In general, the performance of the New Zealand economy was lackluster from the mid-1950s until the mid-1980s. New Zealand fell from eighth in the world for per capita GDP in 1955 to twenty-second in 1985. GDP per capita grew less than one percent per annum on average for the 1965-87 period. While high employment was achieved, it was accompanied by high inflation, distortions in the allocation of resources and chronic balance of payments problems. In 1984, the newly elected Labour Party Government embarked on a program of deregulation and structural change aimed at unwinding the previous policies of protectionism and excessive government intervention. After an auspicious start, in 1988 the Party leadership withdrew support for the efforts of Finance Minister Roger Douglas, the main architect of reform, leading to his departure at the end of the year. While some progress continued, internal divisions in the party led to two changes of leadership and to defeat by the National Party in October 1990. The change of direction introduced by the Labour Party, however, has been maintained.
The Labour government reduced the fiscal deficit from 6.9 percent of GDP in FY1984 to 1.3 percent in FY1990. However, at the time the National Party assumed office, burgeoning welfare expenditures threatened to rapidly reverse this progress. With no change in fiscal policy, the deficit was projected to grow to 4.9 percent of GDP in FY1992 and to reach 6.3 percent of GDP in FY1994. In December 1990, the government introduced an Economic and Social Initiative as the first step in tackling this problem. The main elements of that package were industrial relations legislation and measures to better target welfare assistance. The FY1992 budget introduced in July 1991 extended that process to retirement benefits and introduced partial user charges for
health care and education. The result is reduced deficit projections of 2.4 percent of GDP in FY1992, 0.9 percent in FY1993 and 0.7 percent in FY1994. The most significant aspect of this improved outlook, however, is that it comes from controlling expenditure rather than raising taxes. Expenditure is projected to fall from nearly 43 percent of GDP in FY1991 to 37 percent of GDP by FY1994.
The Reserve Bank of New Zealand Act of 1989 instructed the Reserve Bank to direct monetary policy towards achieving price stability. While the Act provides the Reserve Bank greater operating independence, it also requires the Reserve Bank Governor and the Ministry of Finance to agree on policy targets. The agreement reached in December 1990 sets a goal of a zero to two percent annual rise in the Consumer Price Index (CPI) by December 1993. In the third quarter of 1991 the CPI fell to 2.2 percent compared to the September quarter of 1990. Some increase is expected in 1992 as a result of higher taxes on alcohol and tobacco, the introduction of partial user fees in health care and education, and some increase in import costs due to recent declines in the value of the New Zealand dollar. However, the CPI is expected to stay below three percent for the year, and the end-1993 target should be readily attainable.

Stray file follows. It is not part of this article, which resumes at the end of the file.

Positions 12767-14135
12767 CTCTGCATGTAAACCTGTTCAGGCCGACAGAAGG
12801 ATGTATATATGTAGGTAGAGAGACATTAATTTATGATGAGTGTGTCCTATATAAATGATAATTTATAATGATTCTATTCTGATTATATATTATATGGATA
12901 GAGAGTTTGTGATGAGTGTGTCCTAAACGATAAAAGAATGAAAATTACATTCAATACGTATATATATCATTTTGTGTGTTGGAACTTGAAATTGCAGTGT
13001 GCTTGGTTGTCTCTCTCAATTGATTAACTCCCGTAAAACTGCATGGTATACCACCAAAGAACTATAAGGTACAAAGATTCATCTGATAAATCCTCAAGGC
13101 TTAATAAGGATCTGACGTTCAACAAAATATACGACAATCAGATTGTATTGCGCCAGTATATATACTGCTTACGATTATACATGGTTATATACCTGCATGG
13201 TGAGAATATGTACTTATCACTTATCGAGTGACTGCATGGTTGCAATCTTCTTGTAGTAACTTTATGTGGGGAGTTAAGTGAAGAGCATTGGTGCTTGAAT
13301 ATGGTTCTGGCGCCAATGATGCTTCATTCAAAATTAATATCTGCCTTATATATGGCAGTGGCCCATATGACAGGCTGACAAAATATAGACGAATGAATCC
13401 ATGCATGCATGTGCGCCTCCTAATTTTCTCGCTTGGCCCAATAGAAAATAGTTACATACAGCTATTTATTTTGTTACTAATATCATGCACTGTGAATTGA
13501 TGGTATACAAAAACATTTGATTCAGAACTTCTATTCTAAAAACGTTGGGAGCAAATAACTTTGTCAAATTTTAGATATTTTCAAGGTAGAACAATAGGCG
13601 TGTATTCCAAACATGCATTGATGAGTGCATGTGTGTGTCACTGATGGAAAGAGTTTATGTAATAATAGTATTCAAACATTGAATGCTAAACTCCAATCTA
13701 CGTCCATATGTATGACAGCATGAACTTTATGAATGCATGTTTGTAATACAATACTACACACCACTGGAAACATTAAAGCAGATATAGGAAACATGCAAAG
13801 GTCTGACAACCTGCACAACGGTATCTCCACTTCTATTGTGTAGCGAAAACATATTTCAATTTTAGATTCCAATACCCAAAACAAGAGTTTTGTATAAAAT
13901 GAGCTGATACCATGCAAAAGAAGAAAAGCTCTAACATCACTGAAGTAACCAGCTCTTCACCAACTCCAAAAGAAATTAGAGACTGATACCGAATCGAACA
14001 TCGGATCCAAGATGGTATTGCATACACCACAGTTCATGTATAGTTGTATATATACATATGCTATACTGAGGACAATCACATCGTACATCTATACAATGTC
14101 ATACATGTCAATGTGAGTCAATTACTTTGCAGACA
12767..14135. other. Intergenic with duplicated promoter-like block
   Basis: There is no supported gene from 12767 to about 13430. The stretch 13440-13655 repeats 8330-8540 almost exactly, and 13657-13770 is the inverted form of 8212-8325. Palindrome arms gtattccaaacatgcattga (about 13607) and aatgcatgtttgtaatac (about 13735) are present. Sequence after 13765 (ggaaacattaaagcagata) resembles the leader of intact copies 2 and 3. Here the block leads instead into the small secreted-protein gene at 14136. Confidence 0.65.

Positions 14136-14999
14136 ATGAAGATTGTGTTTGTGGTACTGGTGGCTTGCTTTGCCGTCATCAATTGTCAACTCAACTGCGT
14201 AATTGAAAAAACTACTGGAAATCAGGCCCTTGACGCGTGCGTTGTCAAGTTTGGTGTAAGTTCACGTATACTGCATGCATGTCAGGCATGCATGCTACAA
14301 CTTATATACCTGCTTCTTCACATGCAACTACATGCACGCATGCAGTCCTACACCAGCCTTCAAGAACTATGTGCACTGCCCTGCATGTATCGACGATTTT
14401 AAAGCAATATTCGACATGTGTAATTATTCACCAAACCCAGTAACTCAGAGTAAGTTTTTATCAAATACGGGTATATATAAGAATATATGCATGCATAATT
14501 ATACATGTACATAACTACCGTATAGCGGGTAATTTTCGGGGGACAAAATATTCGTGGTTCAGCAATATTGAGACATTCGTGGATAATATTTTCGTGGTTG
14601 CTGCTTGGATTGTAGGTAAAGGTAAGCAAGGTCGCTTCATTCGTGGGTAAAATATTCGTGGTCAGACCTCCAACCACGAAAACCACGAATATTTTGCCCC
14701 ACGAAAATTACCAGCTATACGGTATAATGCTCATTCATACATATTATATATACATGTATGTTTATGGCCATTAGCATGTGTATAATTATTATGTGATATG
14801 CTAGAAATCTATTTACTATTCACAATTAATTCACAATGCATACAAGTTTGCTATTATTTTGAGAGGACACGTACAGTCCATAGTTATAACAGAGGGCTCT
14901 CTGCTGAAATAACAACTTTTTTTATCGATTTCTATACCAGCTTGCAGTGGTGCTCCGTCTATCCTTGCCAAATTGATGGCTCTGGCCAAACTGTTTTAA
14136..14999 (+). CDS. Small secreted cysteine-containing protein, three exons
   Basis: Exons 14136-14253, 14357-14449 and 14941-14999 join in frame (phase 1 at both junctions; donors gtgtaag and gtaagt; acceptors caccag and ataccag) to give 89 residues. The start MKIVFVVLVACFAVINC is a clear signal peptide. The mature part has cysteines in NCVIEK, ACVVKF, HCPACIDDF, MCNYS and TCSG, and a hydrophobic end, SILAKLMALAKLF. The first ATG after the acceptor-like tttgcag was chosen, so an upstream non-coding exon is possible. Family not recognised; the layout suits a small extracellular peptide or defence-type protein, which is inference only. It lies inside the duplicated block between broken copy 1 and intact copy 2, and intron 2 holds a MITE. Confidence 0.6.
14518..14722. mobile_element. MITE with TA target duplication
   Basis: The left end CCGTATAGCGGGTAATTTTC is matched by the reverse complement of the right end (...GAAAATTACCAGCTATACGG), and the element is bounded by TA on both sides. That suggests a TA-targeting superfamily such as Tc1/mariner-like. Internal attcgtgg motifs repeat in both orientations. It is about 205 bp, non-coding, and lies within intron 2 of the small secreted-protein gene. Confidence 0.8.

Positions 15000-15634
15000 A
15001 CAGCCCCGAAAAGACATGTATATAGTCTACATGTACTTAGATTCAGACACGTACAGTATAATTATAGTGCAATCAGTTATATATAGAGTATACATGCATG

The structural reforms introduced have brought strong productivity gains, but output gains have been elusive. The resultant "labor shedding" increased unemployment to 10.1 percent in the June quarter of 1991, the highest level since the 1930s. After growth of only 0.1 percent in FY1990, real GDP increased by 0.9 percent in FY1991. Growth of around one percent is expected again in FY1992, with a pickup to over two percent the following year. Unemployment will continue to rise in this low growth environment. Total employment is expected to fall further in FY1992, and grow slower than the labor force in FY1993. Thus unemployment may well reach 12 percent before peaking. This is the biggest economic and social issue facing the government.
The New Zealand dollar was floated in March 1985 as part of a broad based deregulation of financial markets. Prior to deregulation, the New Zealand dollar was devalued by 20 percent in July 1984. The Reserve Bank has not intervened in the foreign exchange market since the float. In late October 1991, the New Zealand dollar was worth about 9.5 percent less on a trade-weighted basis than at the time of the float. However, the New Zealand dollar appreciated by nearly one-fourth vis-a-vis the U.S. dollar during this period. Even so, U.S. goods and services remain competitively priced in the New Zealand market.
In pursuing the objective of price stability, the Reserve Bank uses the following check list of indicators: exchange rates, level and structure of interest rates, growth of money and credit, inflation expectations, and trends in the real economy. The interest rate yield gap and the trade-weighted exchange rate are seen as the principal indicators. While not attempting to run a fixed exchange rate band, the Reserve Bank